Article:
Chrissy Foreman’s “Landscape of Birth” and Transformations of Pain and Fear

Chrissy Foreman's "Landscape of Birth" and Transformations of Pain and Fear

Landscape of Birth (Copyright 2011, Chrissy Foreman. All Rights Reserved)

In the records of her birth blog, artist Chrissy Foreman’s writing and artwork provide other pregnant women with a unique treasure trove of visualization tools.  Captivated at first by some of her images, I soon realized that Foreman’s writing, just like her artwork, is highly beneficient in reaching out in a positive way to the female imagination as it approaches labor and birth.

I intend to return to Foreman’s work in the future, but the piece that I look at today is her drawing, Landscape of Birth (pictured above).  Depicting man, woman and baby at the top of a hilly incline next to the ocean, the drawing is a metaphor for the path to birth and the beginning of family.  In our correspondence, Foreman has described her work in such a way that I believe it may be read by others in their own visualizations of birth:

         The Landscape of Birth was a way for me to work through my feelings and visions about giving birth.  The journey runs left to right…I’m sailing along until turbulent waters hit (contractions) and I’m forced to moor my boat and begin a journey on new land.  Each incline gets tougher but I’m helped and supported with parallel intensity as our journey through labour progresses.  My waters break, I cross the river and my baby is born.  It’s not ever yet – there’s a bridge we cross where new connections begin with our new family.

The artist also explains on her blog that she wanted to take this image with her “to remind me of our journey together so far and my wishes, hopes and connection for our beautiful baby and birth.”  Other helpful words about the drawing include those that her friend Marcy wrote to accompany the work, saying, “she did the only thing she could – she asked for help – she asked the grass and the stones and the sky and the birds and the water and the clouds and she asked the sun.”  All of these descriptions may help other pregnant women in their own personal visualizations of birth.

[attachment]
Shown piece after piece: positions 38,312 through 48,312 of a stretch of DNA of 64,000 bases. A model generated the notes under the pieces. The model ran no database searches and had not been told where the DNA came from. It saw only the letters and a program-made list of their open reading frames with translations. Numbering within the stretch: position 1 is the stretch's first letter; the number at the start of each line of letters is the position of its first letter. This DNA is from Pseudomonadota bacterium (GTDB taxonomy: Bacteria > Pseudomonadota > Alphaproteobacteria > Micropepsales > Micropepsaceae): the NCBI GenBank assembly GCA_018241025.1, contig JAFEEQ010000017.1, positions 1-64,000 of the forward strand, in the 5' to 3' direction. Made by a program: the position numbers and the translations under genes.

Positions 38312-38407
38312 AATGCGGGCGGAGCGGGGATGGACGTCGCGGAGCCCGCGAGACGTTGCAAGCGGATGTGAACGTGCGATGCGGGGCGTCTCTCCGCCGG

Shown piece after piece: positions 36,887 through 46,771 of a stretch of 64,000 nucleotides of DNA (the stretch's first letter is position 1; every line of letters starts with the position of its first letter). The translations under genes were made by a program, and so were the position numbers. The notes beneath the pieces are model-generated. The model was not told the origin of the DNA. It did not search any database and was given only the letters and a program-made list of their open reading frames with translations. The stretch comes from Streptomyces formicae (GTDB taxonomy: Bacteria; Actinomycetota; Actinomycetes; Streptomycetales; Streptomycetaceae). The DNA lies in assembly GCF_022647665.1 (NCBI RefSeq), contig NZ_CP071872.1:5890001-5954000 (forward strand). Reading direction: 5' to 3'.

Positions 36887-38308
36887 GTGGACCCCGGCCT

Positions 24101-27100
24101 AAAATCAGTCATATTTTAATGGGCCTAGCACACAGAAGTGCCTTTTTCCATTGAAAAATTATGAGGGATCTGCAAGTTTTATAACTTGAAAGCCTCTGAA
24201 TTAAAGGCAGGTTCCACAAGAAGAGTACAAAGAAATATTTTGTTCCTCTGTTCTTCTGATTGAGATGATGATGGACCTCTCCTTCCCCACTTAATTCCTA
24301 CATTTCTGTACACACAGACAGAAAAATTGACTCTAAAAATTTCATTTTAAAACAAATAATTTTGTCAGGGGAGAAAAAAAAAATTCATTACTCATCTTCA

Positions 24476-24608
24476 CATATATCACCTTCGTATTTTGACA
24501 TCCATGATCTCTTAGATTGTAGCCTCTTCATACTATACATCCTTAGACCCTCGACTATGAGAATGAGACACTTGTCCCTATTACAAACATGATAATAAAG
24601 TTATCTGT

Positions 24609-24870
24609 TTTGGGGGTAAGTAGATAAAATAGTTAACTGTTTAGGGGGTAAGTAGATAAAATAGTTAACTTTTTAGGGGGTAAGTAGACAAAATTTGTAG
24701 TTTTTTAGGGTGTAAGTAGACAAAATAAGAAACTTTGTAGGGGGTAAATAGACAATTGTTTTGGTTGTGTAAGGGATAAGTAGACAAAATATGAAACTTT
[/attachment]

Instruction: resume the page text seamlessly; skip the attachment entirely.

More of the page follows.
Foreman’s image and words remind us that labor is a journey, a journey that may have stormy or tough moments, but one that will ultimately culminate in birth.  Although contractions may be intense, they have a natural purpose, which is to help baby out into the world.  Elsewhere on her blog, she has written about her anxiety and fear about birth during late pregnancy.  And I find this section of her blog so helpful for other pregnant women to read that I would like to reproduce two of its paragraphs.  They occur after she has just told her reader that her husband tried to comfort her in her fears about birth,

          As much as he was trying to help me, I actually felt like I needed to let myself FEEL my fears and be okay with it being there, rather than trying to think it away or ‘fix’ them.  I didn’t want to run from it  it actually felt natural to be afraid – it’s my first time being here.

It was strangely cleansing facing this fear – diving into it like a wave.  In the aftermath of all the tears, I feel in a way I’ve connected today with the millions of other mothers who have gotten to this stage in their pregnancy and felt the same way.  I almost felt like it’s a rite of passage to do so.

Foreman has hit the proverbial nail on the head with this description of how allowing oneself to feel fear also leads to acceptance of that fear, and subsequently to an almost calm realization that this fear is part of what it is to be a pregnant woman ready to embark on the path to birth.  As Foreman suggests, fear in this sense is an integral part of birth as a rite of passage.

Chrissy Foreman is an Australian-based artist whose work is based on her own personal life stories, insights and experiences.  She explains her creations as using “colour, nature-inspired symbols, layers and different textures as a way to recount my experiences and mould them to ‘feel’ the way I do on the inside.”  Foreman may be reached or more of her artwork viewed through her websiteshop or  Facebook account.